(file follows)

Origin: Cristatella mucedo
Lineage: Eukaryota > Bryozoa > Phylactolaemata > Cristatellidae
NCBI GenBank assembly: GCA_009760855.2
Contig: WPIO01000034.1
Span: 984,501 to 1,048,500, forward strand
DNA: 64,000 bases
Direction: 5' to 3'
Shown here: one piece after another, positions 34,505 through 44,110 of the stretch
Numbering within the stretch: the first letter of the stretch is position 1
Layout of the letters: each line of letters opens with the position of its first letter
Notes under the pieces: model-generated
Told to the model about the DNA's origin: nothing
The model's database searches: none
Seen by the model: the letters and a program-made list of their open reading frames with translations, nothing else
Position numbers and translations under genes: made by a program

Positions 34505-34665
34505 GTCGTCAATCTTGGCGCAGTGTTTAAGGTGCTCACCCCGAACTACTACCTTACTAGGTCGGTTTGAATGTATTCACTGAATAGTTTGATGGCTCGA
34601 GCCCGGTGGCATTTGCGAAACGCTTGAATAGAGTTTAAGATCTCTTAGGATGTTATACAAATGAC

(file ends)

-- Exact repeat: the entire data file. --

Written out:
Origin: Cristatella mucedo
Lineage: Eukaryota > Bryozoa > Phylactolaemata > Cristatellidae
NCBI GenBank assembly: GCA_009760855.2
Contig: WPIO01000034.1
Span: 984,501 to 1,048,500, forward strand
DNA: 64,000 bases
Direction: 5' to 3'
Shown here: one piece after another, positions 34,505 through 44,110 of the stretch
Numbering within the stretch: the first letter of the stretch is position 1
Layout of the letters: each line of letters opens with the position of its first letter
Notes under the pieces: model-generated
Told to the model about the DNA's origin: nothing
The model's database searches: none
Seen by the model: the letters and a program-made list of their open reading frames with translations, nothing else
Position numbers and translations under genes: made by a program

Positions 34505-34665
34505 GTCGTCAATCTTGGCGCAGTGTTTAAGGTGCTCACCCCGAACTACTACCTTACTAGGTCGGTTTGAATGTATTCACTGAATAGTTTGATGGCTCGA
34601 GCCCGGTGGCATTTGCGAAACGCTTGAATAGAGTTTAAGATCTCTTAGGATGTTATACAAATGAC